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Merkel appeals to Putin to intervene in Belarus border crisis

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Merkel appeals to Putin to intervene in Belarus border crisis

Poland

Merkel appeals to Putin to intervene in Belarus border crisis

Call comes after Polish PM said Russia was behind flow of people from Middle East to EU borders

People at the Belarusian-Polish border in the Grodno region on Monday.

Poland-Belarus border crisis: what is going on and who is to blame?

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Morawiecki said Putin was determined to “rebuild the Russian empire” and called the crisis at the border “a new kind of war, in which people are used as living shields”.

The remarks are the most direct accusations against Russia yet in a crisis where the Kremlin has not played an overt role. Belarusian travel agencies have issued visas and brought hundreds of people from Iraq, Syria and other countries to Minsk, from where they then travel west to try to cross the border and from Poland pass on to Germany. Many of the airlines carrying them are Belarusian or based in the Middle East.

Moscow has been an increasingly crucial ally for Belarus in the past year, backing Lukashenko after his brutal crackdown on protests and after his grounding of a Ryanair flight in May that set off a fresh round of sanctions and pushed Minsk further into isolation.

EU countries have threatened new sanctions and accused Lukashenko of “human trafficking” and “gangster-style” tactics.

On Tuesday, Russia’s foreign minister, Sergei Lavrov, said western countries including EU member states, and Nato, were the “root” of the crisis.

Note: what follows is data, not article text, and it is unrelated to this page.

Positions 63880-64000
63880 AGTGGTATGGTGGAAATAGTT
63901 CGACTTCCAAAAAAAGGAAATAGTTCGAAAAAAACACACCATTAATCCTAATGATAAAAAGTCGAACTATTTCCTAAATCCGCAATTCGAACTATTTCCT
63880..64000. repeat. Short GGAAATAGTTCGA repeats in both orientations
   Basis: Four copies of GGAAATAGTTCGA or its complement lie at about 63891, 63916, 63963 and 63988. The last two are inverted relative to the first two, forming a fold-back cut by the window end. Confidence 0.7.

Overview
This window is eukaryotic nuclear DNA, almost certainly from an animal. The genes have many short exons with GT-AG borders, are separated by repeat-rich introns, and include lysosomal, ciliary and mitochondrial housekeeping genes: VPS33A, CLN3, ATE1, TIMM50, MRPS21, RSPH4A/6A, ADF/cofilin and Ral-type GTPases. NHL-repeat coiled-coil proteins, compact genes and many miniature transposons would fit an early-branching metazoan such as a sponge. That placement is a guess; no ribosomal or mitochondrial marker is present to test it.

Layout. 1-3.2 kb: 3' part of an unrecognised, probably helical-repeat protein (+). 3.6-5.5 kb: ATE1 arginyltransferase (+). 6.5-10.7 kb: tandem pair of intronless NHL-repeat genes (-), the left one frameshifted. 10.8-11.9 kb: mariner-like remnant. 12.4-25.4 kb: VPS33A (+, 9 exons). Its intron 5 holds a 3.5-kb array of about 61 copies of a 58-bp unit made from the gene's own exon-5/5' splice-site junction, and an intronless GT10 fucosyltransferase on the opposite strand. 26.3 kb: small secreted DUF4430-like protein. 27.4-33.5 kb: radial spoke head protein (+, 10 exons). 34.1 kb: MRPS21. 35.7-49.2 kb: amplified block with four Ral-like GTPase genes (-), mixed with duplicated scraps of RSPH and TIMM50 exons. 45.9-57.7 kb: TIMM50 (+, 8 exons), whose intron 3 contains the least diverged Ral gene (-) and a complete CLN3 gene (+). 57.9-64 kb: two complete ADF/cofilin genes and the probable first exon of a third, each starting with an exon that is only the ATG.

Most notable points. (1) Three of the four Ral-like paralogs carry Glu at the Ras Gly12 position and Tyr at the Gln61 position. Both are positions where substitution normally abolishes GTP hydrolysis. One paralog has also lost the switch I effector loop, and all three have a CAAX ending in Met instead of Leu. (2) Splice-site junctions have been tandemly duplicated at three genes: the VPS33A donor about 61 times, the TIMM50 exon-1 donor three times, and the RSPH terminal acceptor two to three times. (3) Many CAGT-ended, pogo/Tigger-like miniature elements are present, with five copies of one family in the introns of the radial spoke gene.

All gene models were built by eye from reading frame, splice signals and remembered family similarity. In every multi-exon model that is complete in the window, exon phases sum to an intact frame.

“They were pushing for a western-style better life and democracy the way it is interpreted by the west,” he said, referring to US-led interventions and alleged western backing for the Arab spring.

Lukashenko and Putin held a phone call to discuss the border crisis on Tuesday. On Wednesday, the Collective Security Treaty Organisation (CSTO), a military alliance of ex-Soviet states, said it was following the crisis “very closely and with concern”.

“The migrant crisis may evolve into a great disaster for thousands of civilians, including numerous women and children,” the CSTO secretariat said in a statement. Dominated by Moscow, the group is seen as the Kremlin’s answer to Nato.

Earlier, western media reported remarks from a Nato spokesperson that the military alliance “stands ready” to provide help to end the crisis.

Reuters reported on Wednesday that the EU was close to imposing more sanctions on Belarus, targeting 30 individuals and entities including the foreign minister and the Belarusian airline Belavia, with approval likely as early as next week.

A German foreign ministry spokesperson said EU foreign ministers planned to expand sanctions at a meeting on Monday, including against third-country states providing assistance to Belarus’s trafficking plans. A “great bandwidth of measures” is being considered.

Asked whether Germany would take in migrants unilaterally, Merkel’s spokesman said the question was “irrelevant”.

A spokesperson for the German interior ministry said if Belarus did not provide humanitarian aid, then the European Union needed to do so, not just one member state.

Additional reporting by Philip Oltermann

Topics

  • Poland
  • Belarus
  • Lithuania
  • Russia
  • Vladimir Putin
  • Alexander Lukashenko
  • European Union
  • news
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Published at Wed, 10 Nov 2021 13:29:42 +0000

https://www.theguardian.com/world/2021/nov/10/polish-pm-blames-vladimir-putin-for-belarus-border-crisis

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